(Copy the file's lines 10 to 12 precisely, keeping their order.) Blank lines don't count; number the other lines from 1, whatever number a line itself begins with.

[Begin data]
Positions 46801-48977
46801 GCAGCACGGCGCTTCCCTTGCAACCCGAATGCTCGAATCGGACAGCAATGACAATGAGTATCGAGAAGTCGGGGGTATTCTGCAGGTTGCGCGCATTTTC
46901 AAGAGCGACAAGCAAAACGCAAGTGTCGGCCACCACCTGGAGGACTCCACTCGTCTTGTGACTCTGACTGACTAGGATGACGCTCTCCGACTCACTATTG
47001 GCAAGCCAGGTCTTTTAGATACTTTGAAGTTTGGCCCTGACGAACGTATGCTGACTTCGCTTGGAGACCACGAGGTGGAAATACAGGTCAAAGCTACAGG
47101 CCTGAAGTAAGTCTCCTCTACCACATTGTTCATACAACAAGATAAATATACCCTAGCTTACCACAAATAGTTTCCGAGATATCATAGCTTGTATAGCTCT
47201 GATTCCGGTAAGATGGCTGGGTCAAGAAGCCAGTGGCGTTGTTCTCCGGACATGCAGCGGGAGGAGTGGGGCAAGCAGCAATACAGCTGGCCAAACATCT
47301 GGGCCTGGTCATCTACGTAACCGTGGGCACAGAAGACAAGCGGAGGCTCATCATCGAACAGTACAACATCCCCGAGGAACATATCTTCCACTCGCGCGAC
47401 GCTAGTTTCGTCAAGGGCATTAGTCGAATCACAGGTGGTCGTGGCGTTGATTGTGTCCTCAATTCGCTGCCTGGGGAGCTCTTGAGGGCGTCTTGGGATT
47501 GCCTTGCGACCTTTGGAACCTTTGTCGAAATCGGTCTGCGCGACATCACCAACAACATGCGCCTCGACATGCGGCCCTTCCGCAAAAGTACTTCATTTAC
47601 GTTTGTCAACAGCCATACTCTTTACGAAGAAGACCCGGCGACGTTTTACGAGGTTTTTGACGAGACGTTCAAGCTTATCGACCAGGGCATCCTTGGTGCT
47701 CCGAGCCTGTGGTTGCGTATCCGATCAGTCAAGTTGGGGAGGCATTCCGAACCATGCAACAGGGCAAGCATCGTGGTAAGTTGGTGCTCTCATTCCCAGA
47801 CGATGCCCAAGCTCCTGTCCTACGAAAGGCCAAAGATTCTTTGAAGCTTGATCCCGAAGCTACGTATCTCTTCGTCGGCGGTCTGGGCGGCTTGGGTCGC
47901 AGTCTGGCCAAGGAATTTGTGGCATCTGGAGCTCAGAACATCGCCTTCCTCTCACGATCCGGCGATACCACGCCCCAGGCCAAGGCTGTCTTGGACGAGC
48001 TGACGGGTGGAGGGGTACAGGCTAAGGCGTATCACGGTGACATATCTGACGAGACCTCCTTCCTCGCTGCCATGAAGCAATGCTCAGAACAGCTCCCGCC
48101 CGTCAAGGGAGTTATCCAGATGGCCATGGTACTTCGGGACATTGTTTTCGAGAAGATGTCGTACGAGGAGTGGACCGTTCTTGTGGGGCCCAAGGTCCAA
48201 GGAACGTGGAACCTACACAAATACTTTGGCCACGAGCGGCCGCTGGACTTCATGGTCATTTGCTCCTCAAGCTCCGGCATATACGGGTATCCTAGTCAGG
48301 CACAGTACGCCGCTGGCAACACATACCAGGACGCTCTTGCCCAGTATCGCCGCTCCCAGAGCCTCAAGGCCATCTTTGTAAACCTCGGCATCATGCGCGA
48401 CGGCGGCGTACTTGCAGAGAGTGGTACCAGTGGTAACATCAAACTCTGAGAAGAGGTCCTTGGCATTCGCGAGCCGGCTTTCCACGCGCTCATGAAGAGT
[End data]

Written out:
47601 GTTTGTCAACAGCCATACTCTTTACGAAGAAGACCCGGCGACGTTTTACGAGGTTTTTGACGAGACGTTCAAGCTTATCGACCAGGGCATCCTTGGTGCT
47701 CCGAGCCTGTGGTTGCGTATCCGATCAGTCAAGTTGGGGAGGCATTCCGAACCATGCAACAGGGCAAGCATCGTGGTAAGTTGGTGCTCTCATTCCCAGA
47801 CGATGCCCAAGCTCCTGTCCTACGAAAGGCCAAAGATTCTTTGAAGCTTGATCCCGAAGCTACGTATCTCTTCGTCGGCGGTCTGGGCGGCTTGGGTCGC